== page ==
By the way, this wouldn’t have been an issue back in the 1930’s anyhow, because a lot of organizations were ‘vertical’, they could produce goods of a certain standard, of a certain amount of complexity – and do everything in-house. The idea of moving parts of operations, from Britain to Italy or wherever, would not arisen in the 1930’s in the same way as it does now. Today, the company is chasing the labor, instead of the other way around. Like, when Sean Lemass, in the 1950’s was at the department of Enterprise – he did a survey of all of the manufacturers that existed in Ireland. There could be a company based in Louth for example that was making shoes, that were very like the one’s made by a different company based in Waterford. Yet, that company based in Waterford had never known about the existence of one based in Louth. That is what Sean Lemass had discovered, when he worked at Enterprise back then. Listen to someone like Bill Joy nowadays for example, who started at Sun Microsystems out of Berkeley university in the United States – and has since, moved from industry into ‘venture capital’ – in the same way, as others have (like for example, the engineer who helped develop the ‘Netscape’ internet browser). What they’ll tell you is that the information technology communications and networking in today’s world has changed how ‘venture capital’ as a segment of the financial industry for enterprise, now works. They’re making connections like those which I described, an awful lot faster.
And based on this fact, that many companies are ‘component vendors’ now, and exist inside of industries that are heavily ‘horizontally’ structured, not vertical any longer, you can see how much of the problem of producing modern, complex goods, isn’t about moving the goods from ‘A’ to ‘B’. It’s actually a lot more about the complex planning, and development that goes in, before a good starts on a production line, at all. It’s not so much about movement of goods now, as it is about movement of knowledge of goods, or tapping into that knowledge contained in communities, that is located somewhere else. The movement of goods, or anything like that, just happens as a last stage in a very long, chain of events that have to happen.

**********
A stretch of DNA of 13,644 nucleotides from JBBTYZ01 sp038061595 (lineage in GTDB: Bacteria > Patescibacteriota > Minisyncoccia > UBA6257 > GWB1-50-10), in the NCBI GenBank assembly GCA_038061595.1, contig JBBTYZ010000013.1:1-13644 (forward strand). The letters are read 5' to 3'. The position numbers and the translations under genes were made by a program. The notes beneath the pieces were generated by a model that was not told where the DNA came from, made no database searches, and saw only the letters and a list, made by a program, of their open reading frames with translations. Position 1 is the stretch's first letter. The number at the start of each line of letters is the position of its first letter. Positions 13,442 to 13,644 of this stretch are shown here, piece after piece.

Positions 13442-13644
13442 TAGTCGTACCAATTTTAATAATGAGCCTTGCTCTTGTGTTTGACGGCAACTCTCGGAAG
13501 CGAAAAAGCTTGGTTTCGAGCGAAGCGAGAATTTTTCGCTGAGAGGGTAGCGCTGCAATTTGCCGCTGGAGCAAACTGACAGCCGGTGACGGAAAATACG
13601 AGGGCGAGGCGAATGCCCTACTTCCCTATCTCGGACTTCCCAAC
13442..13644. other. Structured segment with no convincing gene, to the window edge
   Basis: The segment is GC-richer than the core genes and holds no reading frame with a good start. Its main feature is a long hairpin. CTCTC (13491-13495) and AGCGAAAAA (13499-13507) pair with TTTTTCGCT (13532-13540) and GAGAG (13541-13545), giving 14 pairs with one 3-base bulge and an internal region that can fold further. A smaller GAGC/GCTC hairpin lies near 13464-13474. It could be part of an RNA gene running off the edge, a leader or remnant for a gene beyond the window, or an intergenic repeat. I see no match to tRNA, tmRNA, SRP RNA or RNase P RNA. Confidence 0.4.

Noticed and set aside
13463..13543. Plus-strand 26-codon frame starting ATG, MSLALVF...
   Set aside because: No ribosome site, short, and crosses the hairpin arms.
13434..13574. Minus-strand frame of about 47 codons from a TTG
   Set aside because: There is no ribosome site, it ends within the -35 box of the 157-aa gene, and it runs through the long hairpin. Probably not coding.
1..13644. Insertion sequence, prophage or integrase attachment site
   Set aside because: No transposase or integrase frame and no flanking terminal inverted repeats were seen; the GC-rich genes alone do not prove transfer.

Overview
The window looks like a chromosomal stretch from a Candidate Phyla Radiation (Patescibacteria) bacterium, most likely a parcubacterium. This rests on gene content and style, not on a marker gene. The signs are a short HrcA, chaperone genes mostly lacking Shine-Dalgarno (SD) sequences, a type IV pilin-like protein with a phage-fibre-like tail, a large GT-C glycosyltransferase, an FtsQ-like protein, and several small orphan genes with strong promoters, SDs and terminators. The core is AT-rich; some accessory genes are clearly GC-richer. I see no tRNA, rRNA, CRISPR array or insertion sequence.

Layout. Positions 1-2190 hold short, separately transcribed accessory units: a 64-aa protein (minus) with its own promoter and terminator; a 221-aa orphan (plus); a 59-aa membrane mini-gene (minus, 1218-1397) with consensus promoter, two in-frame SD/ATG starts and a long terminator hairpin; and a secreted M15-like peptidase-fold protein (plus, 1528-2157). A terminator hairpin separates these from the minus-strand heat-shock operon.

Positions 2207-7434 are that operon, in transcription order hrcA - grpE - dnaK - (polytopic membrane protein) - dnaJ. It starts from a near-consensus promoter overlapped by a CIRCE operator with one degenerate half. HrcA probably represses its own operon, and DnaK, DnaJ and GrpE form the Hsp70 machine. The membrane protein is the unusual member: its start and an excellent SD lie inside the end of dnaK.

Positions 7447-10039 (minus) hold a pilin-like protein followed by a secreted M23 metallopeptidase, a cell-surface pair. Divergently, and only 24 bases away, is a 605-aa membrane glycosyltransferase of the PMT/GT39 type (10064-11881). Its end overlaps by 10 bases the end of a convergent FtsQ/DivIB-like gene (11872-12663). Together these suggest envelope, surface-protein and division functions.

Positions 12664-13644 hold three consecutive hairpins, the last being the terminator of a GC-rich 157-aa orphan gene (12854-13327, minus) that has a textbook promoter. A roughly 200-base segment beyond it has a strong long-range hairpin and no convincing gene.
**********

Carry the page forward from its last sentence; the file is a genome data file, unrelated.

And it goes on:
And that’s how we end up in places like Germany today, with parts for trains being made in Germany, can’t compete with a part that’s not up to the same standard, and gets made somewhere else. Because out whole ‘procurement’ system in the European Union, doesn’t talk to the regulations and standards processes that we have established at the same time, in the EU. Short answer is, is that the EU stopped ‘working’ really, a while back, and stopped working in a really, really significant way. But the politicians still want to pretend that the European project is still in the fifties decade, and it’s still all about movement of coal and steel, within that ‘coal and steel union’. Back then it was very simple for economists to wrap their brains around the whole thing too, because it could all be reduced to those simple kind of ‘planning economy’ kinds of equations. Am I wrong?